Mike Malone was asked in his press conference the day before Game 3 of the playoff finals why he chose to publicly blame his players for effortlessness after the home loss in Game 2. "I was honest. I will never tell you journalists something that I haven't said to my players before. I asked them why they lost and they told me that the effort wasn't enough, I was just honest with you."
That's the kind of risk a coach takes. If Denver dominates the next game and the intensity of its players is obvious, words like motivation and psychological imprisonment will be thrown into the air. If Denver's secondary players fall apart like they did in Game 2, it would be more of a "throw his players under the bus."
17 videos he made for his actors. They recorded 40 points scored by Miami due to lack of concentration and lack of communication by Denver players. The message was definitely internalized: Jamal Murray talked about how the team had won seven games in a row before and that it dominated Game 2 in the first quarters as well.
Mike Malone. There is a tendency to look for the psychological instead of the practical,
Malone has a clear tendency to always explain statistically-scientifically his messages. He mentions that Denver dominated the first three quarters of both series — and in both games allowed Miami a significant lead in the fourth quarter. The whole problem is to maintain the effort for 48 minutes.
Even more honest was Nikola Jokic when asked if that message and the videos they watched would help the team and we'd see a tougher display in Game 3. "How can I answer you now? We have to wait for the game," the Serbian said as usual.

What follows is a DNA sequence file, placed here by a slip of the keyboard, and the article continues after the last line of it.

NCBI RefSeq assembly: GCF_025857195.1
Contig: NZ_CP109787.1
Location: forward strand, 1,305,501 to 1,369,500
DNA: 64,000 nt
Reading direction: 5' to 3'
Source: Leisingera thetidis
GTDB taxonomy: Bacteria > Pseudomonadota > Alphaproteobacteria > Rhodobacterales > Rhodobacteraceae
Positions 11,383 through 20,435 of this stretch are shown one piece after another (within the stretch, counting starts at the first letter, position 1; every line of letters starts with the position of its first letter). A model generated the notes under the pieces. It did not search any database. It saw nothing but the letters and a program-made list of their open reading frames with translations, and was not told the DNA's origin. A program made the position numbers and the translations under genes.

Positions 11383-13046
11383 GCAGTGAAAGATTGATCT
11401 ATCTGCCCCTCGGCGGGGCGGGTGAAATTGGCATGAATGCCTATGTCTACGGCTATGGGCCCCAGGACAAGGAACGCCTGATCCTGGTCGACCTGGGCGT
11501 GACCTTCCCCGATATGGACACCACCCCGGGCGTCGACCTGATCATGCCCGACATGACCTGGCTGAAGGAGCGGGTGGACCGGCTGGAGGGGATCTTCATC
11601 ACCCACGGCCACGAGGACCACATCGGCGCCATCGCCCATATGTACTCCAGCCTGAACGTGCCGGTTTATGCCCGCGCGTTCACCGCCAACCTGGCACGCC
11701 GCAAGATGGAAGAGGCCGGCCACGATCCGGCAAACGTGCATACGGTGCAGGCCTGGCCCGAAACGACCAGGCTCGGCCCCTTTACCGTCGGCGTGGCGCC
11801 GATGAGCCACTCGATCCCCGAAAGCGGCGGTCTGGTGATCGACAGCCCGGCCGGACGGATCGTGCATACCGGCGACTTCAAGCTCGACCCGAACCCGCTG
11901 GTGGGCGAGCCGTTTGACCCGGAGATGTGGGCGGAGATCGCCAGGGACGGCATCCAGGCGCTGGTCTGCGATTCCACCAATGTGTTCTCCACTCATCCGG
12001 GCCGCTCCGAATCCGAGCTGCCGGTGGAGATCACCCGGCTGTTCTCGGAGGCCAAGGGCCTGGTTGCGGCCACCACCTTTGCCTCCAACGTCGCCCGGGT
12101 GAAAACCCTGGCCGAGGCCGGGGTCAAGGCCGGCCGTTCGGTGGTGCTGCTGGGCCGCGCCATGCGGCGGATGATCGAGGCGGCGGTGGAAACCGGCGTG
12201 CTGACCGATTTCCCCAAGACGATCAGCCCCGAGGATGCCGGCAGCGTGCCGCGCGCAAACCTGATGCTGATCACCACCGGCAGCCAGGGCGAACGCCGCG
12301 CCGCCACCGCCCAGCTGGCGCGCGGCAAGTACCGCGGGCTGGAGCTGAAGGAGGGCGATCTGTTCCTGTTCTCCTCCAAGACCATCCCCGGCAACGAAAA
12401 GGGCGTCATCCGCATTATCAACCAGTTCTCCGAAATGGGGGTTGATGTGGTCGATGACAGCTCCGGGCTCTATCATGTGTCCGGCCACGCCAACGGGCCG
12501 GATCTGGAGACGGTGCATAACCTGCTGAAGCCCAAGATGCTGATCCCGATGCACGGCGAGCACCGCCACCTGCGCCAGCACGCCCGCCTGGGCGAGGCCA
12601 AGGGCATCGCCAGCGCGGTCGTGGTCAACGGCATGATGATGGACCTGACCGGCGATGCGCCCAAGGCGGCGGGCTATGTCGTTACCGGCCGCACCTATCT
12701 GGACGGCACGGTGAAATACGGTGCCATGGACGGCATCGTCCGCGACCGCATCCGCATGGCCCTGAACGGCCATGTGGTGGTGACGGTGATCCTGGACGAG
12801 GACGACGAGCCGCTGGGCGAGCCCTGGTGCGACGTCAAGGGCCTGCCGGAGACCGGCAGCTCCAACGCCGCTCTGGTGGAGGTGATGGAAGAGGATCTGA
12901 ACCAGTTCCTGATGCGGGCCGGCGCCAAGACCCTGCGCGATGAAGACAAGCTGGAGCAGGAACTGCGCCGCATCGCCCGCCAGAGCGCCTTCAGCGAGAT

And that's exactly the danger for Denver: Sometimes there's a tendency to look for the psychological rather than the practical. Aside from concentration and effort, there are other ways to deal with a slowdown in the final quarter – for example, extending the rotation. Or change something in front of Miami's regional district. Malone currently chooses only to demand more focus from his players. Victory tomorrow night and everything so far is fine. A loss would send him looking for basketball solutions.
Jimmy Butler at the press conference ahead of Game 3, Photo: AP
I ask Gabe Vincent how much in the league she's obsessed with hierarchy. Who's the Elf Dog, who's the Batman and who's the Miami supporting cast is dangerous precisely because you really don't know where 15 or 20 or 25 points are going to come from. "Our rotation is definitely an advantage. We can always go to some player and it's definitely hard for the opponent to read us."
"As a defender, would you hate playing against a team like you?" I ask him.
"I'm definitely happy to be with our group," he laughs.
Kyle Lowry warms up in practice, Photo: Reuters
Someone suggests Kyle Lowry is the best golfer in the league. "You're crazy. There's Steph," he rejects the compliment, but he takes credit for basketball. But when asked about basketball, and who has the best depth passing on the team, he says, "For sure!"
But this is not arrogance, he talks about his role in passing on his endless knowledge and championship experience to Vincent. Another participant on the podium - Max Strus talks about how the team practices all its defensive methods with every possible quintet. When Heat players are asked questions like "what did they say to each other before the final quarter," they always say the same thing: no motivational talk. Practical solutions.
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Denver will try to solve the practical in psychology, Miami solves the psychology with the practical.
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